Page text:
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‘Netflix responsible for decrease in torrent traffic’

Posted at 08 November 2012 18:14 CEST by Jan Willem Aldershoff

According to a publication of internet research company Sandvine, Netflix is  helping to fight piracy. Sandvine researched global internet traffic and noticed that torrent traffic decreases when the traffic generated by Netflix increases. Netflix is a very popular streaming video site in the US,  they offer tv shows and movies over the internet for a fixed fee.  During peak times (9 pm till 12am) the site takes up about 33% of the internet traffic in the US  on fixed connections.

Torrent traffic,  which is very often pirated content, takes up about 12% of the total internet traffic in the United States, in Europe it accounts for 16% of all internet traffic and in Asia 36%. Netflix is currently expanding and now also available in the UK, Canada, Ireland, Denmark, Sweden, Finland, Norway, Columbia, Brazil, Argentina, Chile and Mexico. However,  it’s unknown what the effect of Netflix on torrent traffic is in those countries. It’s expected that torrent traffic will decrease and will be good for less than 10% of the total internet traffic by 2015.

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There are 9 comments

Zod
MyCE Resident
Posted on: 09 Nov 12 00:26
    It makes sense. People are sick of paying for overprice cable bills. All they want is an affordable way to watch tv/movies without commercials.

    I also wouldn't expect the result to be the same here in Canada. The Canadian version has pretty weak selection. I would guess most people continue to pirate or find ways to trick Netflix into think their an American customer.

    They key is people will pay if the product is good and its not overpriced. Piracy spiraled out of control because the media companies weren't offering any online product. Netflix helps fill that void.
    harley2ride
    Video editing software expert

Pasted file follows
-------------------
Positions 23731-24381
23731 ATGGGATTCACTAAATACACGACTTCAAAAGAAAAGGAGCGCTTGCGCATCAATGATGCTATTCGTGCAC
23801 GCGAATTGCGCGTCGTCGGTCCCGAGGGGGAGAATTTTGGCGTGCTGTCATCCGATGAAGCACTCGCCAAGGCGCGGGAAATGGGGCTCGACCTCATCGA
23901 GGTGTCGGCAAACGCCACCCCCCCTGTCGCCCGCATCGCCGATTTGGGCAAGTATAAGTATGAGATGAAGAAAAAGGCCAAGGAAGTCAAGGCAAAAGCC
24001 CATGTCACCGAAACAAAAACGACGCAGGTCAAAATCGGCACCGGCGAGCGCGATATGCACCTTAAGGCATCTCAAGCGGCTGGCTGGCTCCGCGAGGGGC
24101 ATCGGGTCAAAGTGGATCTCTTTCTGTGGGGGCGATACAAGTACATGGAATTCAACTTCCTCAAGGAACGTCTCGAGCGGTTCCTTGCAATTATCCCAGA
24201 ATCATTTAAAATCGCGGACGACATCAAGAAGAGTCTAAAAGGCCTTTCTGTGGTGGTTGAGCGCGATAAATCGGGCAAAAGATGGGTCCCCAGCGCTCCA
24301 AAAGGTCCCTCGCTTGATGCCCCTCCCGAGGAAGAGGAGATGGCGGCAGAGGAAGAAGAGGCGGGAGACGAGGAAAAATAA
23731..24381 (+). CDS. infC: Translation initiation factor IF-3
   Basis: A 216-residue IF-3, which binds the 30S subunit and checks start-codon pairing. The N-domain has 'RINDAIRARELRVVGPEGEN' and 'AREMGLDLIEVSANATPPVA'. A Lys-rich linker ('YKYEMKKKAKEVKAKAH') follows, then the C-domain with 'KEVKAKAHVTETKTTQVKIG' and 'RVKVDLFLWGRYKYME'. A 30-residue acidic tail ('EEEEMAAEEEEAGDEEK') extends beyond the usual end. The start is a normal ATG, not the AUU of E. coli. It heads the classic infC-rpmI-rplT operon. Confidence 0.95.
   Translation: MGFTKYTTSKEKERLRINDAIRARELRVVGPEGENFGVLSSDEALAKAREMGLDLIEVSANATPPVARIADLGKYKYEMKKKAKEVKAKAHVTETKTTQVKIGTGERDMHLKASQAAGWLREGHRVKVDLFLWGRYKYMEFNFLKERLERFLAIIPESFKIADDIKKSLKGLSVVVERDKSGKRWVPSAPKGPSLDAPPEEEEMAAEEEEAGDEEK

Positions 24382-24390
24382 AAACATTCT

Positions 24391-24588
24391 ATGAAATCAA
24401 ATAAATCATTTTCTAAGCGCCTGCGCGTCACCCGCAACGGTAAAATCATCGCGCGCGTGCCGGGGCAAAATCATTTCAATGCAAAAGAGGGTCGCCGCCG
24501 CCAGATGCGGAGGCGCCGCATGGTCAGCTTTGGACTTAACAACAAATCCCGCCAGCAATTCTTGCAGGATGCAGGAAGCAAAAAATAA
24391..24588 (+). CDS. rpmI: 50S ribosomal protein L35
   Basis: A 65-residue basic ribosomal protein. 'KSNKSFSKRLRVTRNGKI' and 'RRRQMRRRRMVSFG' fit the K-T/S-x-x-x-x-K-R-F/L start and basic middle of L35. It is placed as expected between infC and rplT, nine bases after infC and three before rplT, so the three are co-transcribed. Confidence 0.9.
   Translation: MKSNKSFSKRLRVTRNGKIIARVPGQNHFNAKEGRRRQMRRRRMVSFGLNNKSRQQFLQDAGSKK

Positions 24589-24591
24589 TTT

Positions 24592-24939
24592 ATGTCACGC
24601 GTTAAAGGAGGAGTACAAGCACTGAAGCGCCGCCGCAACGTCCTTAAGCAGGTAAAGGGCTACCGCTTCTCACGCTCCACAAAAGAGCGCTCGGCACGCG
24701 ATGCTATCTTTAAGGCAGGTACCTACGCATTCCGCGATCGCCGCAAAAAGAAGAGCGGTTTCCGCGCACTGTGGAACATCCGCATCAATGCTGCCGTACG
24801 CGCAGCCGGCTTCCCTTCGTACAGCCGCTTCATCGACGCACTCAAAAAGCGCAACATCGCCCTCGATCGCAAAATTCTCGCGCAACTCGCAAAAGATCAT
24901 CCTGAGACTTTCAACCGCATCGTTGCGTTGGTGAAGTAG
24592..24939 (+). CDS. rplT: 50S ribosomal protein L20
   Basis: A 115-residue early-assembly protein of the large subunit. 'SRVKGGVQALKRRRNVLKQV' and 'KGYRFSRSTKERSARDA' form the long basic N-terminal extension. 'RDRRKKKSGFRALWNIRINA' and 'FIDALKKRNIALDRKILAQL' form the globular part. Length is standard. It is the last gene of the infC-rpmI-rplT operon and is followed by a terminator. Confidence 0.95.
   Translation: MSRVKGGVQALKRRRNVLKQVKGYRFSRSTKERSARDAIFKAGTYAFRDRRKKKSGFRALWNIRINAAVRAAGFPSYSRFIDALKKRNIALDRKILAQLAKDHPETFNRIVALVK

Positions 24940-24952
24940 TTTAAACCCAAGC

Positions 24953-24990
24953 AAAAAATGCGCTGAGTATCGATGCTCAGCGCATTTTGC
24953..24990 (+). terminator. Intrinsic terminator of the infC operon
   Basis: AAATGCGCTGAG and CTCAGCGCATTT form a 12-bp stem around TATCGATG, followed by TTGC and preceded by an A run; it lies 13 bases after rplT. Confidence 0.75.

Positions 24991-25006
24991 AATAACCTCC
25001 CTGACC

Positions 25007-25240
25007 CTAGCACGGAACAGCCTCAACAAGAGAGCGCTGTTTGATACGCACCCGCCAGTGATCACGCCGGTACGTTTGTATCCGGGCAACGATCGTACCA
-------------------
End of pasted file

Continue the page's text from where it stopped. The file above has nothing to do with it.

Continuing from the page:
Posted on: 09 Nov 12 01:04
      5% has been me watching all the seasons of breaking bad.
      TSJnachos117
      MyCE Senior Member
      Posted on: 09 Nov 12 01:44
        "Netfix is helping to fight piracy"? Weren't they accused a few days ago for supplying pirated subtitles?

        Of coarse, it's been said here before, more legal alternatives generally means less piracy. Giving your customers the finger = more piracy.

        However, I you're old fashioned like me, odds are you prefer old-fashioned DVDs. If that's what you want, and you live in America, Blockbuster is a much better deal. Netfix charges $15.98 for DVDs, while Blockbuster charges $9.99-$19.99, depending on what plan you get.
        platinumsword
        Senior Moderator
        Posted on: 09 Nov 12 02:50
          Some data.

          DukeNukem
          MyCE Resident Commenter
          Posted on: 09 Nov 12 18:51
            Yeah, Netflix in Canada has nowhere the selection as Netflix in the US. That's why my soon-to-be brother-in-law has modded his router to look like he's in the US. Five times the selection.
            BradWright
            MyCE Member
            Posted on: 09 Nov 12 22:50
              Quote:
              Originally Posted by TSJnachos117
              "Netfix is helping to fight piracy"? Weren't they accused a few days ago for supplying pirated subtitles?

              Of coarse, it's been said here before, more legal alternatives generally means less piracy. Giving your customers the finger = more piracy.